[IBM i][AIX Solaris HP-UX Linux Windows]

Gathering information with the collector tool

The collector tool gathers information about your WebSphere Application Server installation and packages it in a Java™ archive (JAR) file that you can send to IBM® Customer Support to help to determine and analyze your problem. Information in the JAR file includes logs, property files, configuration files, operating system and Java data, and the presence and level of each software prerequisite.

Before you begin

IBM includes the collector tool in the product code, along with other tools that help capture the information that you must provide when you report a problem. The collector tool is designed to make problem reporting as easy and complete as possible.

There are two phases of using the collector tool. The first phase runs the collector tool on your WebSphere® Application Server product and produces a Java archive (JAR) file. The IBM Support team performs the second phase, which is analyzing the JAR file that the collector program produces. The collector program runs to completion as it creates the JAR file, despite any errors that it might find like missing files or invalid commands. The collector tool collects as much data in the JAR file as possible.

About this task

The tool is within the installation root directory for WebSphere Application Server. You run the tool from a working directory that you create outside of the installation root directory. This procedure describes both of those steps and all of the other steps for using the tool and reporting the results from running the tool.

There are two ways to run the collector tool. Run the collector tool to collect summary data or to traverse the system to gather relevant files and command results. The collector tool produces a JAR file of information that is needed to determine and solve a problem. The collector summary option produces a lightweight collection of version and other information that is useful when first reporting the problem to IBM Support. Run the collector tool from the root user or from the administrator user to access system files that contain information about kernel settings, installed packages, and other vital data.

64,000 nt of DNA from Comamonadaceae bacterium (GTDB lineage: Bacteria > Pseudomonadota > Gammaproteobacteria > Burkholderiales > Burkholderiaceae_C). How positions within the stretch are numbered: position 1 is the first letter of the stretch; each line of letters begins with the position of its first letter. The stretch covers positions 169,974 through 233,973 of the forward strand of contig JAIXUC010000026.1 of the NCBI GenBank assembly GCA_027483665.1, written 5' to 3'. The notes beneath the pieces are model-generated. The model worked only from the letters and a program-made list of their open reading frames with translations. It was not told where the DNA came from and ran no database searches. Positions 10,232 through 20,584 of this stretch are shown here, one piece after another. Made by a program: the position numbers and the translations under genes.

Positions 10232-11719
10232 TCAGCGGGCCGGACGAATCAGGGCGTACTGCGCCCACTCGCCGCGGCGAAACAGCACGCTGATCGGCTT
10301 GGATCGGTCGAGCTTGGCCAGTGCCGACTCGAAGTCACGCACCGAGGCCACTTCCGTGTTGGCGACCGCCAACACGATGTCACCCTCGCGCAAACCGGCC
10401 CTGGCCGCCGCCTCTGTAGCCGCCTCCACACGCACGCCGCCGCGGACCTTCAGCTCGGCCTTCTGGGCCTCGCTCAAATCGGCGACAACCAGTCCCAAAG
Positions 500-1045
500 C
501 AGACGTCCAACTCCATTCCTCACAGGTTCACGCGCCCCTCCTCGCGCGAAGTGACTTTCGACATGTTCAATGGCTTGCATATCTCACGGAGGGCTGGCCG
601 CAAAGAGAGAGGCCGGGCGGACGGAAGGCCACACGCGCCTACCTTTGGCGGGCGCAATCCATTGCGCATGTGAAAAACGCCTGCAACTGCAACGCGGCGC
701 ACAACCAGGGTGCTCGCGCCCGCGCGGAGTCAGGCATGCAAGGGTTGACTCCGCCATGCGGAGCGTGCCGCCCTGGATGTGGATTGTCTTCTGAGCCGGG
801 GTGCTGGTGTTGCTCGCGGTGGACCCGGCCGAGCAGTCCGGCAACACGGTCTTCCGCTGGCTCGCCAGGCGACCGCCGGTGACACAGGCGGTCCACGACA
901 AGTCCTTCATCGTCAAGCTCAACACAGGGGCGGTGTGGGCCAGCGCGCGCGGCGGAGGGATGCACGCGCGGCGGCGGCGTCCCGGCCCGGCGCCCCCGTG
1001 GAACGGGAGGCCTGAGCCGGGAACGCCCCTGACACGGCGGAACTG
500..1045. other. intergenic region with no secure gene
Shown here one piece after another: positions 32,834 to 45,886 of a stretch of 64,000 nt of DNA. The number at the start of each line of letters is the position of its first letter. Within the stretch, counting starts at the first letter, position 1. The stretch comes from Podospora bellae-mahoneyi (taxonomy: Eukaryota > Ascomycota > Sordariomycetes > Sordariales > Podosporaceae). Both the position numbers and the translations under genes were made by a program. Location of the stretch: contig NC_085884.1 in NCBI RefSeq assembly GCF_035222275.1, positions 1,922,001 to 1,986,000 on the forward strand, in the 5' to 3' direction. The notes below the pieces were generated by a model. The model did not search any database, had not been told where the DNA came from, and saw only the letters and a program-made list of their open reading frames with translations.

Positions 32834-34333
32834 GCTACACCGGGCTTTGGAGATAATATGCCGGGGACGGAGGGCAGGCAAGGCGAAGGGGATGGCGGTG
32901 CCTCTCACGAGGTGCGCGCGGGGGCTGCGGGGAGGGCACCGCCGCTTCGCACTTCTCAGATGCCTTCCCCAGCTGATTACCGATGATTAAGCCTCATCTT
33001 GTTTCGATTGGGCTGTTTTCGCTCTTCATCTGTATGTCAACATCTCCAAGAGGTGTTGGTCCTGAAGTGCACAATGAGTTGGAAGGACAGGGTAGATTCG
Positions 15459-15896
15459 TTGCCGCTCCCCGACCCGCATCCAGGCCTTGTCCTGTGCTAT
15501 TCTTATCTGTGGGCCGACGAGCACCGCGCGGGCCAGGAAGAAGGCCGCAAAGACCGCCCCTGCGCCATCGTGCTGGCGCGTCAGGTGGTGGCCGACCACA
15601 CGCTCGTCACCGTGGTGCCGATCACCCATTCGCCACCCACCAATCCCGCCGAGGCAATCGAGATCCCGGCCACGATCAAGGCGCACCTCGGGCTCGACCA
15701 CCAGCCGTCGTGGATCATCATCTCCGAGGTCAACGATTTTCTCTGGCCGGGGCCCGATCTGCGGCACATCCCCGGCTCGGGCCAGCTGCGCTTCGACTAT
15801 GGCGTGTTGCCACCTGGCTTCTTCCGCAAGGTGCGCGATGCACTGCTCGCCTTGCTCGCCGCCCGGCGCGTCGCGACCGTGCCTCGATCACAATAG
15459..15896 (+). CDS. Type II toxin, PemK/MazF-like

The tool collects information about the default profile if you do not use the optional parameter to identify another profile.

Procedure

  • [AIX Solaris HP-UX Linux Windows] Run the collector tool.
    On ND, run the collector tool on the DMgr node so that the configuration for the entire cell is collected. If you run it from a server node, only the configuration from the servers on that node is collected.
    1. Log on to the system as root or a member of the administrator group on a Windows platform.
    2. Make a working directory somewhere outside of the WAS_HOME directory where you can start the collector program.
      For example, you might create a /tmp/collector-log directory.
    3. Make the working directory the current directory.
      For example, run the cd /tmp/collector-log command.
    4. Run the collector program by entering the fully qualified command from the command line of the working directory.
      Important: Run the tool from the working directory that you created in step 2 by using a fully qualified path in the command, similar to the following example.
      /usr/IBM/WebSphere/AppServer/bin/collector.sh
      The tool generates a JAR file that is saved in the current working directory, for example, /tmp/collector-log/collector.jar.
      • Run the following command:[Linux][AIX][Solaris][HP-UX]
        app_server_root/bin/collector.sh
        [Windows]
        app_server_root\bin\collector.bat

        Use the command with no additional parameter to gather one copy of the profile data and data from each server in the node, and to store the data in a single JAR output file.